Skiing is a popular winter sport that offers both an adrenaline rush and a chance to enjoy the beauty of nature. However, like any physical activity, skiing carries the risk of injury. At Kintsugi Physical Therapy & Wellness, we want to help you stay safe on the slopes by providing information on common ski injuries and how to prevent them.
Common Ski Injuries
Anterior Cruciate Ligament (ACL) Tears
The ACL is one of the major ligaments in the knee and is commonly injured during skiing, especially when skiers experience a sudden twist or fall. Proper technique and the use of appropriate equipment can help prevent ACL tears. Learn more about physical therapy for pain and how it can help with ACL tears.
Medial Collateral Ligament (MCL) Sprains
The MCL is another crucial knee ligament that can be injured when the ski tips are forced together, causing the knee to twist. Strengthening the muscles around the knee and practicing proper skiing form can help reduce the risk of MCL sprains.
Skier’s thumb occurs when the thumb is forced away from the hand, causing damage to the ligaments. This injury can be prevented by using ski poles with proper wrist straps and learning how to hold the poles correctly.
Falling on an outstretched hand while skiing can lead to wrist fractures. Wearing wrist guards and learning how to fall safely can minimize the risk of this injury.
This injury is a specific type of ankle fracture that occurs when a snowboarder lands on the edge of their snowboard. Wearing appropriate snowboard boots and practicing proper landing techniques can help prevent snowboarder’s ankle.
Preventing Ski Injuries
Before hitting the slopes, it’s essential to engage in regular physical activity, focusing on strength, flexibility, and cardiovascular fitness. Our wellness programs at Kintsugi Physical Therapy & Wellness can help you prepare for skiing season.
Use Proper Equipment
Wearing appropriate gear, such as helmets, goggles, wrist guards, and well-fitted ski boots, can help reduce the risk of injury.
Follow Safety Guidelines
Observe skiing area rules, stay within designated skiing areas, and take regular breaks to avoid skiing when fatigued.
Take Ski Lessons
If you’re new to skiing or want to improve your technique, consider taking lessons from a qualified instructor. Proper technique can help minimize the risk of injury.
What to Do if You Suffer a Ski Injury
Apply immediate first aid using the RICE method (Rest, Ice, Compression, Elevation).
Seek professional medical help for a proper diagnosis and treatment plan.
Consult with a physical therapist, like our experienced team at Kintsugi Physical Therapy & Wellness, to develop a rehabilitation program tailored to your specific injury and needs. Visit our physical therapy page for more information.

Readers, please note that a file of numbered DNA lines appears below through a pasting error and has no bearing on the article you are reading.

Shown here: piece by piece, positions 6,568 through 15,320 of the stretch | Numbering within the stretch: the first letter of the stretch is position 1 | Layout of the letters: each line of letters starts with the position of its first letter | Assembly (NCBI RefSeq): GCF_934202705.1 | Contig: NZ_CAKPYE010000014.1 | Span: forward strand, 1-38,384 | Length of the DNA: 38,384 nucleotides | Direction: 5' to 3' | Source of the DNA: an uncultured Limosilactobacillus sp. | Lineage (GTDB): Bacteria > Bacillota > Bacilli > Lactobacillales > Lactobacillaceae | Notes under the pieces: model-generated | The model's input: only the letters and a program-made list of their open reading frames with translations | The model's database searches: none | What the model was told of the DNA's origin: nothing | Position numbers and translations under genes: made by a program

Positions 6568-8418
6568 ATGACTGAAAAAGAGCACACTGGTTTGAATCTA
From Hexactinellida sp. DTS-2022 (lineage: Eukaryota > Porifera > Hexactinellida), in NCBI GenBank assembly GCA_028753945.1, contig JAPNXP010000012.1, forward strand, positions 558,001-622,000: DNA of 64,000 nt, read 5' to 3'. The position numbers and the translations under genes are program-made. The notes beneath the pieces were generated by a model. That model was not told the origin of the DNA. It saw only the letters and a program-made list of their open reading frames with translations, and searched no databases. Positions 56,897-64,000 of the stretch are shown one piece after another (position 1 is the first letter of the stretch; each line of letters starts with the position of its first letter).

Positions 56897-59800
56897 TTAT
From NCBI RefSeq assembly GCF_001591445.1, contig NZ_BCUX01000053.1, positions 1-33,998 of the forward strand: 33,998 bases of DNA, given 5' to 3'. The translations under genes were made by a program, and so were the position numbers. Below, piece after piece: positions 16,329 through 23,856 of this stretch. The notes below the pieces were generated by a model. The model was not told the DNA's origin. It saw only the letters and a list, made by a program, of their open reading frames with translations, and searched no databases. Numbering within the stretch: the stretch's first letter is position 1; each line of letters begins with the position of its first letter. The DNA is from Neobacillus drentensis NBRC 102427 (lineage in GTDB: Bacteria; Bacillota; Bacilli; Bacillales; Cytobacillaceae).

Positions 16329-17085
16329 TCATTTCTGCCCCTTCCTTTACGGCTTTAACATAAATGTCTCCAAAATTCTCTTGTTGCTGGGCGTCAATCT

Let Kintsugi Physical Therapy & Wellness Help!
Skiing can be an enjoyable and invigorating winter activity, but it’s essential to take necessary precautions to avoid injuries. By preparing physically, using proper equipment, following safety guidelines, and learning correct skiing techniques, you can reduce your risk of injury and enjoy a safe skiing experience. If you do suffer an injury on the slopes, seek prompt medical attention and consult with a physical therapist to develop a rehabilitation plan.
At Kintsugi Physical Therapy & Wellness, we’re committed to helping you recover from injuries and achieve your wellness goals. Check out our testimonials to see how we’ve helped others on their journey to recovery and improved well-being.
American Academy of Orthopaedic Surgeons. (2016). Prevent winter sports injuries. Retrieved from https://orthoinfo.aaos.org/en/staying-healthy/prevent-winter-sports-injuries/
Johnson, R. J., Ettlinger, C. F., & Shealy, J. E. (2009). Update on injury trends in alpine skiing. Journal of ASTM International, 6(7), 1-7. Retrieved from https://journals.sagepub.com/doi/abs/10.1520/JAI101887
Koehle, M. S., Lloyd-Smith, R., & Taunton, J. E. (2002). Alpine ski injuries and their prevention. Sports Medicine, 32(12), 785-793. Retrieved from https://pubmed.ncbi.nlm.nih.gov/12457423/
National Ski Areas Association. (n.d.). Your responsibility code. Retrieved from https://www.nsaa.org/safety-programs/responsibility-code/
Smith, M. (2012). Injury prevention and safety awareness for skiers and snowboarders. Journal of Prolotherapy, 4(2), 728-734. Retrieved from https://www.ncbi.nlm.nih.gov/pmc/articles/PMC3440424/